Holly is a slow-growing, small to mid-sized evergreen tree. The glossy green leaves set off deep red berries in the winter, making it a classic decoration around the winter holidays. Growing holly from seed is a time-consuming project with germination times ranging from six months to three years. Once the seedlings germinate, growth is slow, averaging 6 feet or less in the first 10 years. Though not the fastest way to propagate holly, seed germination is a viable method for reproducing this winter classic.
Stratify holly seeds to break the dormancy period. Put a 1-inch layer of damp peat moss over the bottom of a zip top bag. Place the holly seeds onto the peat moss and cover them with a second 1-inch layer of damp peat moss.
Seal the bag and store it at 4.44 degrees Celsius for four to five months. The vegetable drawer of the refrigerator works well for stratifying holly seeds. Start the stratification process in late fall or early winter.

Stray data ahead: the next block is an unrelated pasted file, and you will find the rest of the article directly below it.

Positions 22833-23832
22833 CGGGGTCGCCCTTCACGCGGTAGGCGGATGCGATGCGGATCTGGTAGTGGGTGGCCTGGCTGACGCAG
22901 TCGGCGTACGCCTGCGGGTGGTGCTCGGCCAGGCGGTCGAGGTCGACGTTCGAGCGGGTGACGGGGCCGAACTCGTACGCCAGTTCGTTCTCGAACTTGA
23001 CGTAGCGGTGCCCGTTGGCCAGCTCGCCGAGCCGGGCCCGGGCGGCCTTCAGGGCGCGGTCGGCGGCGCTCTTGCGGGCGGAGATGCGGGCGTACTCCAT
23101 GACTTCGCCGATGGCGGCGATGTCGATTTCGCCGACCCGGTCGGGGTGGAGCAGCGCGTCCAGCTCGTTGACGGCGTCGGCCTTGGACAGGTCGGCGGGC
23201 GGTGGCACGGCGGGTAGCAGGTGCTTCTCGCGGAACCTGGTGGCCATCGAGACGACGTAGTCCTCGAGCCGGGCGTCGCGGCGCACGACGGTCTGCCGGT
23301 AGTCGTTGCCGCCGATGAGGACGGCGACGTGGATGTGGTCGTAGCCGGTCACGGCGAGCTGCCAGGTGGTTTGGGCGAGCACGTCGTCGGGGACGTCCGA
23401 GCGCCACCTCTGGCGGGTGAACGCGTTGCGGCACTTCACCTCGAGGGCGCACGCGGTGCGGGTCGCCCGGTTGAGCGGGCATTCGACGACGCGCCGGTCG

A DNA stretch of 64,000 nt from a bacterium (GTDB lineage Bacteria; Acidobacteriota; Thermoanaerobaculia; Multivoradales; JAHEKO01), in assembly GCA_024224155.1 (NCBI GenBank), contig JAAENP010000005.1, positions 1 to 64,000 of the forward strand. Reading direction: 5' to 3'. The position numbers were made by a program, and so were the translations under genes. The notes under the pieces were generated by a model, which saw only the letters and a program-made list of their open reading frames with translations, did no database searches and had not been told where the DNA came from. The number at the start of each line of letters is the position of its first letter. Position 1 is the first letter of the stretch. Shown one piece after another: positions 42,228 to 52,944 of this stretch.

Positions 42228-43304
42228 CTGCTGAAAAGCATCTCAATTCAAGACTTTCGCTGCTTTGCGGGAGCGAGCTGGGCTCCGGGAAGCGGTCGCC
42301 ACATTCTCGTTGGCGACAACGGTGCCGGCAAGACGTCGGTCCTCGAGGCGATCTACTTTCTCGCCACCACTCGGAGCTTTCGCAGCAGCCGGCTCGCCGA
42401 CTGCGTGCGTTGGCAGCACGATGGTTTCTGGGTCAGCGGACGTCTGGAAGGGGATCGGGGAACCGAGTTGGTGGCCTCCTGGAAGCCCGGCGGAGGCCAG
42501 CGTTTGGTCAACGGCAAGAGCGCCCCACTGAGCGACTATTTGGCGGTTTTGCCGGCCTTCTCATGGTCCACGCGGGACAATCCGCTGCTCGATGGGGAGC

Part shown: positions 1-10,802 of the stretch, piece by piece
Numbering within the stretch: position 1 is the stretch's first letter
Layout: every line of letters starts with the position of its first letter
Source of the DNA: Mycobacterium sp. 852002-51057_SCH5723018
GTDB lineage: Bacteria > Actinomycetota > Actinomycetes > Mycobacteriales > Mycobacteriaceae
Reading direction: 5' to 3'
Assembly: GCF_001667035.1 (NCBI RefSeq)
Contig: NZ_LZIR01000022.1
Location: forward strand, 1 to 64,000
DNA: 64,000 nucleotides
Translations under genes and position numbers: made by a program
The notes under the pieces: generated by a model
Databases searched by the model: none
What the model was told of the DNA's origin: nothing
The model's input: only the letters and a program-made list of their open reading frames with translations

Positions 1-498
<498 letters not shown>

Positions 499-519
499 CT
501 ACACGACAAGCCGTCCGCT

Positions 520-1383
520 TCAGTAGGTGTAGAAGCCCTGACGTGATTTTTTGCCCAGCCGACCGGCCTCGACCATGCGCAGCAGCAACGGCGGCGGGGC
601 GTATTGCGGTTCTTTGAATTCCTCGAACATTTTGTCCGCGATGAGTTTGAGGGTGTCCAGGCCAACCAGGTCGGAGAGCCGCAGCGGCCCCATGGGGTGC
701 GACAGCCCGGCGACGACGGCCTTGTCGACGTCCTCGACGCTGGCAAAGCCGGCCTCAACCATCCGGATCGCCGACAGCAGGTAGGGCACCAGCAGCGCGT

Remove the seeds from the chilled area in the spring or early summer. Plant the holly seeds out in a nursery bed in the garden. An area that has deep, loamy soil and full to part shade is ideal. Avoid areas that are prone to periods of standing water during the year.
Plant holly seeds ¾ to 1 inch deep and cover with soil. Keep the area damp with frequent, light water applications.
Place a tomato cage or other wire structure over the seedlings when they emerge to protect the young holly plants from being trampled.
Spread a 2- to 4-inch layer of compost over the seedbed to add nutrients to the soil and encourage strong seedling development. Keep the compost back 2 inches from the young holly plants to avoid smothering them.
Transplant the holly seedlings into their permanent position when they are 12 inches tall. Dig down 12 to 18 inches when transplanting to avoid damaging the taproot. Dig out the root ball 24 inches in diameter.
- USDA Forest Service; Ilex Opaca Ait; H. E. Grelen
- University of Rhode Island Landscape and Horticultural Department; Hollies; Cheryl Cadwell
- University of Florida IFAS Extension Program; Ilex Aquifolium; September 2010
- North Carolina State University; Overcoming Seed Dormancy; Erv Evans and Frank A. Blazich; January 1999